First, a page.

The good, reassuring news about that “old dog” fraud and abuse as it enters an age of payment reform is that criminal liability for fraud still requires a specific intent to defraud the federal health care programs, anti-kickback liability still requires actual knowledge of at least the wrongfulness, if not the illegality, of the financial transaction with a referral source, and civil False Claims Act liability for Stark Law violations still requires actual knowledge, a reckless disregard for, or deliberate ignorance of the Stark Law violation. This should mean that good faith and diligent efforts to comply with law, including seeking and following legal counsel, still go a long way in managing an organization’s and individual executive’s risk under the fraud and abuse laws. The bad, unsettling news about fraud and abuse in an age of payment reform, however, is that (1) anxiety about reform and stagnating and declining physician incomes are propelling a spike in transactions between health systems and physicians at a time when qui tam plaintiffs and the law firms that represent them are aggressively challenging the legitimacy and common structures for these transactions; and (2) the Stark Law is largely indifferent to the good faith intentions of health systems to integrate and enter into coordinated care arrangements with physicians, and continues to impose on health systems heavy burdens of proof that the arrangements comply with ambiguous standards like fair market value, volume or value and commercial reasonableness. While financial transactions incident to the Centers for Medicare and Medicaid Services’ (CMS) innovative care delivery and payment initiatives, such as accountable care organizations (ACOs), medical homes and bundled payment arrangements can be protected by the fraud and abuse/Stark waivers discussed in Part B below, there are many other common transactions and arrangements with physicians still operating in a fee-for-service environment (such as practice acquisitions, employment, “gainsharing,” service line co-management, pay-for-quality and non-ACO clinically integrated networks) that are not protected by the waivers. During this period of transition to transformation of the health delivery and payment system, the key areas of risk for health systems are their burdens of proof on the ‘big three” issues of:
- Fair market value,
- Volume or value, and
- Commercial reasonableness.
Each is discussed separately below, and the industry practices for managing these risks. Please note that none of these practices are necessarily “best” or “normative” practices, but are what we have observed.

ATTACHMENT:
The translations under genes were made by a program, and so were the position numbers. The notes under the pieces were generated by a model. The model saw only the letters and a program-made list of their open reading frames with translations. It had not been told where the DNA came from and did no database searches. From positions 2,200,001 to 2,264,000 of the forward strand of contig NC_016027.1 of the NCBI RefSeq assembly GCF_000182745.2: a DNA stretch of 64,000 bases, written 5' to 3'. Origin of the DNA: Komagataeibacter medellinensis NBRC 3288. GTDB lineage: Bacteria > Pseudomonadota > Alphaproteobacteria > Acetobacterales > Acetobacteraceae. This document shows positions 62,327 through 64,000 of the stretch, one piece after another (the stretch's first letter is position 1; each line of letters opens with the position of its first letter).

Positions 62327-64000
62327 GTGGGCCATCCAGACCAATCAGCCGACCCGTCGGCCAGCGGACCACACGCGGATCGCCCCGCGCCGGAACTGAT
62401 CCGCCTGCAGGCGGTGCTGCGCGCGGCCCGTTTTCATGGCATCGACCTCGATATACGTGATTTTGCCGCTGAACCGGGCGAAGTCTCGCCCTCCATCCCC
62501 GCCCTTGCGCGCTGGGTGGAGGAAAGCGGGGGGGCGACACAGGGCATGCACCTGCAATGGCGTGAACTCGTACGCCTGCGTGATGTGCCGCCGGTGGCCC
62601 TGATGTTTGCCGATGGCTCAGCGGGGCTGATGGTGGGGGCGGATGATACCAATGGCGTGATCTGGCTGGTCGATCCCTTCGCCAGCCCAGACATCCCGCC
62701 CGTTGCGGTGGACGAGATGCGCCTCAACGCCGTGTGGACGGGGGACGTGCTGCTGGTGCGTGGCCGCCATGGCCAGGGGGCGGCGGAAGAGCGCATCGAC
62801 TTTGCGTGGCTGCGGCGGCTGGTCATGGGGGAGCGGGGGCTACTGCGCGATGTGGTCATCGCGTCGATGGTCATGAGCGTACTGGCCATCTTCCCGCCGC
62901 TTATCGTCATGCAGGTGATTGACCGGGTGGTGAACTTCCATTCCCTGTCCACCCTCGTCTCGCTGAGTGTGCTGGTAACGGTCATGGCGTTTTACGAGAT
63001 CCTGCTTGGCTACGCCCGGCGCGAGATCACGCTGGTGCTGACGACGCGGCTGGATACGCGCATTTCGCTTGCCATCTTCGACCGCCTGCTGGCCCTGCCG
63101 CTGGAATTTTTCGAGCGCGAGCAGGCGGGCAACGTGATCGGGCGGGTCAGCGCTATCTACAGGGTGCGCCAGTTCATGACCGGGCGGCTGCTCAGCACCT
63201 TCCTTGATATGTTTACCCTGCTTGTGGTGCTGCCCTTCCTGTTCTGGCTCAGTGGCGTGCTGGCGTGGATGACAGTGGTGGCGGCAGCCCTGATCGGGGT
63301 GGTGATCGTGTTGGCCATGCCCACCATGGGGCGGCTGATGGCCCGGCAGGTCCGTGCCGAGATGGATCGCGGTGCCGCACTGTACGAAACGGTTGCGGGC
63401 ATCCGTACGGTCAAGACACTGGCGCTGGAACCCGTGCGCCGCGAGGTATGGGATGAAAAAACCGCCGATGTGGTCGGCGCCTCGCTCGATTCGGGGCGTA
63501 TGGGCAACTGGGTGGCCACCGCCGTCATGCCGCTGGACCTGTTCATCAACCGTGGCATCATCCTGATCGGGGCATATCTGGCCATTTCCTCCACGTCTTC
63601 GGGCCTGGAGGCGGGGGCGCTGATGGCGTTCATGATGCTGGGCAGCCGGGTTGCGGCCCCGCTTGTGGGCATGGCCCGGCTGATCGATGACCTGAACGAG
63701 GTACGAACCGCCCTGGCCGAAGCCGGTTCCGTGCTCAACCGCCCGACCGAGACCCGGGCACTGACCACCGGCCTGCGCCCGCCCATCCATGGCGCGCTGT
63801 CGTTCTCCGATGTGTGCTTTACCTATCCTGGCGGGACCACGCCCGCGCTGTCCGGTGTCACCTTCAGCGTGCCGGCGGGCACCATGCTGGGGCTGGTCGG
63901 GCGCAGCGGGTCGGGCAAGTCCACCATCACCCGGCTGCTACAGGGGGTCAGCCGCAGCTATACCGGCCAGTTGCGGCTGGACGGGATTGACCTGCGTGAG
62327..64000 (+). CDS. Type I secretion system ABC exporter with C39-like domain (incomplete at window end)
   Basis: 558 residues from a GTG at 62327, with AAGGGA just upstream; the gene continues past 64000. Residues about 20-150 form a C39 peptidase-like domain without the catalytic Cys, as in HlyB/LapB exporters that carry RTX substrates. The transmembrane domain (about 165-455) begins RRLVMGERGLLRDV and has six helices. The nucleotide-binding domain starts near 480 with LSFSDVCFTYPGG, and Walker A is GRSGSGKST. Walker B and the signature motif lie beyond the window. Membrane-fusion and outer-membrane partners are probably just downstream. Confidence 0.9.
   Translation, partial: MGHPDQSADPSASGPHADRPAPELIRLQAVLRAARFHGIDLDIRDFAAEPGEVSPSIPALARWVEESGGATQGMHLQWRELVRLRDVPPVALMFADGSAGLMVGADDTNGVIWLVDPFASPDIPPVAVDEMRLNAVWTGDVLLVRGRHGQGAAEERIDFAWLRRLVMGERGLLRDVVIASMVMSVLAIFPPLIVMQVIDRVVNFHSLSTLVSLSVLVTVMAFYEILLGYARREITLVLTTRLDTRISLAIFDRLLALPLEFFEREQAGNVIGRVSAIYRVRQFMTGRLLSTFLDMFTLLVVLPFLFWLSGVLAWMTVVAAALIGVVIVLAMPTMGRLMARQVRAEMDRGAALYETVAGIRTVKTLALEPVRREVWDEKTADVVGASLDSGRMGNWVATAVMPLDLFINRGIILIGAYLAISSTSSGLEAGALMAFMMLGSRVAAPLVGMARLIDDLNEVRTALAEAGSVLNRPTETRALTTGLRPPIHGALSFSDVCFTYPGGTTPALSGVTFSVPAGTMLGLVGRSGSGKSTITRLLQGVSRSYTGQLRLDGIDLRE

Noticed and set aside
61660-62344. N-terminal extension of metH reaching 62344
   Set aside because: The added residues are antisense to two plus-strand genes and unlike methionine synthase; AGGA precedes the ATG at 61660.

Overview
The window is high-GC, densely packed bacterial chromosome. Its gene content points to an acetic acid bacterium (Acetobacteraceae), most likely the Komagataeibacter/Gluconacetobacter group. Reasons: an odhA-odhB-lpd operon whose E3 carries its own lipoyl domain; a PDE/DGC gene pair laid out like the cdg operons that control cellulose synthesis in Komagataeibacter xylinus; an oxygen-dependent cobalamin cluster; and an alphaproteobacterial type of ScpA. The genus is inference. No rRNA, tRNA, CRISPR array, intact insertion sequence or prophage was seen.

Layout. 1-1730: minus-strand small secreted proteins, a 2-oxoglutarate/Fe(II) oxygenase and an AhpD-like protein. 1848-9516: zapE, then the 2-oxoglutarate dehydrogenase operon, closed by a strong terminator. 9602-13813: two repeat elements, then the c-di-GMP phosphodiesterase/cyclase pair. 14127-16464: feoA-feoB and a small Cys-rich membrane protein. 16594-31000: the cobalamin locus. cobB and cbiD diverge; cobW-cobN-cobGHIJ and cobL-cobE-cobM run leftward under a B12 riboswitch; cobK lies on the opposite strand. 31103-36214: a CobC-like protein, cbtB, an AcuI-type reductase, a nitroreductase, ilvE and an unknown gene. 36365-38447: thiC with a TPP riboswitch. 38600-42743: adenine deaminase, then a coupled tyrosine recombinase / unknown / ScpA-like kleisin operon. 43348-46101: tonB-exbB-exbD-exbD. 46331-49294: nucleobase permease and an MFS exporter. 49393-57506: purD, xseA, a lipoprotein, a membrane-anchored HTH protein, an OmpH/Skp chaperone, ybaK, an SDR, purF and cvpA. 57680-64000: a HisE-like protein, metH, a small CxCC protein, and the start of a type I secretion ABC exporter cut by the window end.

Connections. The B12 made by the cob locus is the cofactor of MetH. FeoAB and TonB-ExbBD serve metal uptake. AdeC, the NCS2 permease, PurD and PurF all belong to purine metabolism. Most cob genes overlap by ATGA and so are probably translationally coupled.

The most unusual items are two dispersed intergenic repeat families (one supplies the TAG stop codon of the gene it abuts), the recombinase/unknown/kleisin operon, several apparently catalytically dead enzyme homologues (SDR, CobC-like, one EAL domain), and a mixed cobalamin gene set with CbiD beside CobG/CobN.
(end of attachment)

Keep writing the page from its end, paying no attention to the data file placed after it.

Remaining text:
Read the full article here.
On October 26, 2016, the US Court of Appeals for the Fourth Circuit held oral arguments in United States ex rel. Michaels v. Agape Senior Community, Inc. In this case, the relators alleged that the defendants caused the submission of false claims for hospice reimbursement. The Medicare regulations governing the hospice benefit require physicians to certify that the patient seeking the benefit have a terminal illness with a prognosis of six months or fewer. The relators allege that those certifications were false.
At the district court, the relators had sought to use statistical sampling to establish liability. After the district court concluded—in the context of a discovery dispute—that it would not permit the relators to use statistical sampling to prove their case, the parties engaged in mediation efforts. The relators and defendants reached a settlement, but the government objected. The district court then certified for interlocutory appeal two issues: (1) whether the government has an unreviewable power to veto a False Claims Act settlement; and (2) whether statistical sampling can be used to establish liability.
At the oral arguments, the Fourth Circuit panel was somewhat skeptical to the notion that it could even conduct an interlocutory review the district court’s ruling on statistical sampling, noting that the district court made an evidentiary ruling that it could have revisited later in the proceedings, including at trial.
We previously reported on the Seventh Circuit’s decision in United States ex rel. Nelson v. Sanford-Brown Ltd.,
in which the court rejected the implied certification theory of FCA liability and granted summary judgment for the defendant. Following the Supreme Court’s decision in the Escobar case, the Seventh Circuit revisited its decision on October 24, 2016. Once again, the Seventh Circuit affirmed the district court’s entry of summary judgment in the defendant’s favor, this time pursuant to the standards for implied certification claims announced in Escobar.
In Escobar, the Supreme Court held that implied certification can be a basis for liability when the claim for payment makes specific representations about the goods or services provided and the defendant’s failure to disclose noncompliance with material legal obligations makes those representations “misleading half-truths.” In Sanford-Brown, the Seventh Circuit concluded that the relator failed to demonstrate any specific representations, never mind those that were misleading.
In addition, the court applied the Escobar court’s holding that FCA plaintiffs must demonstrate materiality, holding that the relator’s claims could not survive on that additional basis. The Seventh Circuit quoted the Supreme Court’s characterization of the materiality standard as “demanding” and “rigorous.” The Seventh Circuit observed that, under Escobar, courts must look to the “likely or actual” payment behavior of the government payor. The Seventh Circuit held:
Here, Nelson has offered no evidence that the government’s decision to pay SBC would likely or actually have been different had it known of SBC’s alleged noncompliance with Title IV regulations.
In fact, the court observed that the government had examined the defendant multiple times. The court concluded:
At bottom, even assuming Nelson’s allegations are true, the most he has shown is that SBC’s supposed noncompliance and misrepresentations would have entitled the government to decline payment. Under [Escobar], that is not enough.
This decision is consistent with what the Supreme Court held in Escobar: the government’s mere option to decline to pay claims is insufficient to establish materiality and, thus, insufficient to establish FCA liability.